For example, I recall that this spell in Rolemaster required acquiring the creature by normal means, spending a week casting the spell on it and that if the creature died you had a -25 penalty for two weeks! So it was hard to get it and it was very, very bad to lose it. It was powerful, but the stakes were high.

But as the spell is written in DnD, this is just some kind of disposable resource, not even worthy of a spell slot (since you can even cast it as a ritual). You can have one familiar now and a totally different one an hour later, almost at no cost. You can even make it disappear when you don’t need it and it’s going to be a nuisance for a given scene (let’s get rid of the damn cat in this scene, now it is useless!). Treated this way, it seems to me a familiar has the narrative weight of a magic potion: this is, none at all. That is sad.

Second, as the spell is written, it is what would be called a “disruptive technology” for the game. I know there are a thousand forums giving advice on different ways a DM can neutralize the power of a familiar (distance, area effect attacks, etc.), and I want to stress that is not the lack of ideas on how to do it what takes me here. I have plenty. Is that I have two big problems with this approach to “solving” the problem. First, I don’t think I should warp the whole world and completely redesign every adventure to accommodate for a rule that has the power to suck the fun out of almost every adventure as it is written. I think changing that rule is a far easier and logical alternative to that. Second, I think a DM shouldn’t try to design encounters where the players can’t use their special powers or use them in a very diminished form. On the contrary, the DM should design situations where the players are challenged but where their powers can shine, and there is a very thin line between challenging their powers and making them useless. DMs tend to think they are very clever designers, but players are very good at detecting when a situation has been expressly designed by the DM to counteract some of their abilities, and the third time they notice you are actively working against their powers they are logically going to be pissed off. I think it is more honest to openly state that a rule/spell is not working and just change it.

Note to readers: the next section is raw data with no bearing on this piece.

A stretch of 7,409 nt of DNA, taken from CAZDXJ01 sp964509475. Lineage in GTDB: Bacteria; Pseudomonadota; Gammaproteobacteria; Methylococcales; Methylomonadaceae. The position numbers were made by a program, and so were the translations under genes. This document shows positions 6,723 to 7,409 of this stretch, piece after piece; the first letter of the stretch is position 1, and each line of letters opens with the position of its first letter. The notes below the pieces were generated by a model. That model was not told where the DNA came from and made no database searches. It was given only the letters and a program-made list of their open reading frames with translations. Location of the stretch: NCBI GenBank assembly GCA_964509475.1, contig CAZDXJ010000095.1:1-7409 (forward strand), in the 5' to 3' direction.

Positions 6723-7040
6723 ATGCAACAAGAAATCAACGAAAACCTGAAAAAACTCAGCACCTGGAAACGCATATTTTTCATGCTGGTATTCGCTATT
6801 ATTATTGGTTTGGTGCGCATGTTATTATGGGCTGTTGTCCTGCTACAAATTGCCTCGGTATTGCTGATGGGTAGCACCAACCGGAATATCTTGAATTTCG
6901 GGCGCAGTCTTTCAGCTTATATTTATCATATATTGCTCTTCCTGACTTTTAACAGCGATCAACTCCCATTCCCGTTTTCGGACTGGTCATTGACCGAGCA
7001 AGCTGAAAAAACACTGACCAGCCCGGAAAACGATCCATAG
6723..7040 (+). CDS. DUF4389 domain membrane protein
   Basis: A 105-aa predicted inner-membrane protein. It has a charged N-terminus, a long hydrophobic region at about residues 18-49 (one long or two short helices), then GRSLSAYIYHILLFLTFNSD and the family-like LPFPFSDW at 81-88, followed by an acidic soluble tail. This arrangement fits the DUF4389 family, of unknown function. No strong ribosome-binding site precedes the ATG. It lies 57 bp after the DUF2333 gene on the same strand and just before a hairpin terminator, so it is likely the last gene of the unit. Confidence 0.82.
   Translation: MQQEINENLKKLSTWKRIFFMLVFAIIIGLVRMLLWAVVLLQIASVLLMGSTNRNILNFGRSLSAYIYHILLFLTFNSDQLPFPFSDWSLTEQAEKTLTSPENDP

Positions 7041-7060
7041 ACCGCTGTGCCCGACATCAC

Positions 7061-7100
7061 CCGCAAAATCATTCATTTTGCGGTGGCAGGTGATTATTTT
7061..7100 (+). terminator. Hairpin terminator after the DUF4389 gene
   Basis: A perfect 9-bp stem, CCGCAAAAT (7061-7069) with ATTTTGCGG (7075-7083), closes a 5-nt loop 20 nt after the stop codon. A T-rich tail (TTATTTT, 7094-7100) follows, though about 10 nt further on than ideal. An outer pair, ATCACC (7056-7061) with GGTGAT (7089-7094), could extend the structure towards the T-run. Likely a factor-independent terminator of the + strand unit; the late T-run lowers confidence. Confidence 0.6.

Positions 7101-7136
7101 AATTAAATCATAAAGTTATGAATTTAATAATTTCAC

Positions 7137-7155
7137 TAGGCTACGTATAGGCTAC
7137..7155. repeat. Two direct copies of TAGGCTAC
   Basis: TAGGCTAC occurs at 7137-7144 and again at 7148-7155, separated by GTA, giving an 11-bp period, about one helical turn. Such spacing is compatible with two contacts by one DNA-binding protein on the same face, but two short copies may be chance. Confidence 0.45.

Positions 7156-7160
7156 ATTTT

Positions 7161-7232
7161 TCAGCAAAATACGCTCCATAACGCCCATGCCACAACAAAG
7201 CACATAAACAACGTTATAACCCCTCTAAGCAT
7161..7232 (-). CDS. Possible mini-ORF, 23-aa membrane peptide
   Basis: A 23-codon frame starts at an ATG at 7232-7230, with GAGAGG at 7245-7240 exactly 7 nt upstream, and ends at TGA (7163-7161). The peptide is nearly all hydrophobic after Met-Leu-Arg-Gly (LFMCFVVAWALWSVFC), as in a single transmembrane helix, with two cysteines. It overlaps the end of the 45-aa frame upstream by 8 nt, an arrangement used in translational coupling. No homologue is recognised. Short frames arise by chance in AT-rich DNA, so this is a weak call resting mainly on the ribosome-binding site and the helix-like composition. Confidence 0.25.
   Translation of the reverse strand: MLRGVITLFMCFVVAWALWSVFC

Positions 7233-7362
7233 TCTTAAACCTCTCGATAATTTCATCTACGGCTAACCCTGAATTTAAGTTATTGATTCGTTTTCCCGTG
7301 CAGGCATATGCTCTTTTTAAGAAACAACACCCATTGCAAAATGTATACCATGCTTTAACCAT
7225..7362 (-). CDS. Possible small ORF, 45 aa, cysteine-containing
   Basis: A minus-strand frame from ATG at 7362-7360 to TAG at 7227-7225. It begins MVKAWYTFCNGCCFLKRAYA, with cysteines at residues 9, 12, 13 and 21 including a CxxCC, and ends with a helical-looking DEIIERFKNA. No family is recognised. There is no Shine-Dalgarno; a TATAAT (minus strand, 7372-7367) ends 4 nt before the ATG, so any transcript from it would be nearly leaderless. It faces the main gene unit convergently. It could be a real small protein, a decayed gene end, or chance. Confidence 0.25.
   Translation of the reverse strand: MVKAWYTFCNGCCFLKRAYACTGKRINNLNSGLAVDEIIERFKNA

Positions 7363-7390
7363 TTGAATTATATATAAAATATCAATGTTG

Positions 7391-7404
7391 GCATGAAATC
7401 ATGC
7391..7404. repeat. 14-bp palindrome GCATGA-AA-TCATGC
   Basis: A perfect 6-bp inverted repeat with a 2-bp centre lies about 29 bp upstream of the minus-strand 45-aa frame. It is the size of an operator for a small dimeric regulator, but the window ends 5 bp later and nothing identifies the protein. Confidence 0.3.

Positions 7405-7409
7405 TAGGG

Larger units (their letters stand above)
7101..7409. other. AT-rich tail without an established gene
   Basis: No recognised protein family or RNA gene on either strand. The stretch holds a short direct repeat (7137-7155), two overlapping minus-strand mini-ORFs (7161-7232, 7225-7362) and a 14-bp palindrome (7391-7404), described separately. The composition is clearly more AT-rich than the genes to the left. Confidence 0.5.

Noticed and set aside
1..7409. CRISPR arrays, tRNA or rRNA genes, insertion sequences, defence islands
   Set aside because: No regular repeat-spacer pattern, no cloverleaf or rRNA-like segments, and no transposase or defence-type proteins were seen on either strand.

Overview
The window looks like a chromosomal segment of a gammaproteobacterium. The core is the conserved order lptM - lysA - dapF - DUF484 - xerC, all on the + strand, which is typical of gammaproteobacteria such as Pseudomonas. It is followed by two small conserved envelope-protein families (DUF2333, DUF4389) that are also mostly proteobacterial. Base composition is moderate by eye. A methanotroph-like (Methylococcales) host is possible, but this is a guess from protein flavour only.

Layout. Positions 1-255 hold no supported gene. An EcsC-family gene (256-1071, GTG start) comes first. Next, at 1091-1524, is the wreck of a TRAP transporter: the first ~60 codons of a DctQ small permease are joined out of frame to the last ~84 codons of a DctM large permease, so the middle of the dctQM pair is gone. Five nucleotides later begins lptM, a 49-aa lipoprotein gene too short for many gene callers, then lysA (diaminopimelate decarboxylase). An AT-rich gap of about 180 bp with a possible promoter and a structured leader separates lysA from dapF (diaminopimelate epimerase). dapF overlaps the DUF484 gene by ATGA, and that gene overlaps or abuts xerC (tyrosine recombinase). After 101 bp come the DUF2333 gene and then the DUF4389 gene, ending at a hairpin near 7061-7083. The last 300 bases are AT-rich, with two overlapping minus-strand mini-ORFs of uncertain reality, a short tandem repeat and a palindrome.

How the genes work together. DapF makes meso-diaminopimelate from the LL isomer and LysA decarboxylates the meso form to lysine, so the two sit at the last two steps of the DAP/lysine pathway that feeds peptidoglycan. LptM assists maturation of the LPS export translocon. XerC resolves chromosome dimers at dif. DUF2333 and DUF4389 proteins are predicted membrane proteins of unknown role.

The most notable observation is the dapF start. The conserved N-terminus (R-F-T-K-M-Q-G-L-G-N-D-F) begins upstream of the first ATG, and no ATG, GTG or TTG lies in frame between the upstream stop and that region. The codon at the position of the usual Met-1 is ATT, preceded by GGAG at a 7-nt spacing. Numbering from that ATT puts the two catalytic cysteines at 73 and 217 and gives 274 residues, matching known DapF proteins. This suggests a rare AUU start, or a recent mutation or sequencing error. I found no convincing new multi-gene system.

Third, and in a certain way the most important reason why I don’t like it. Familiars are going to consistently hog the spotlight of other player’s characters precisely when those characters should have their “special moment”. What’s the point in investing in that stealthy rogue abilities if each time you have to approach an enemy camp, examine the enemy’s castle defenses or scout a possible ambush, the wizard is just going to send its spider before you and map every corner of the dungeon, and at absolutely no risk and no cost, before you even have the chance of trying?

At last, I am going to exemplify the effect this spell could have on an average dungeon (not one expressly designed to purposely counteract it). As this is a first level spell, let’s keep in mind that this would be something a newly created character could perfectly do. Let’s examine the potential effects of a familiar as is written in some of its dungeons (minor spoilers ahead).

Cragmaw hideout: our first level wizard uses his bat familiar to spot the goblins guards (no need for the rogue to even bother). From the entrance of the cave, the bat maps out the entire cave before the characters have even set one foot in it. Exciting adventure ahead.

Redbrand Hideout: our heroes approach the dungeon from the secret passage. Unless the DM rules that the spider is too big to pass under the doors (while the player suspiciously squints at him), 90% of the basement is going to be discovered without moving a finger. Yeah, you could get them attacked with the Nothic first, but since they are probably going to send the spider through the passage before them, it is going to be discovered earlier anyway. Exciting adventure ahead.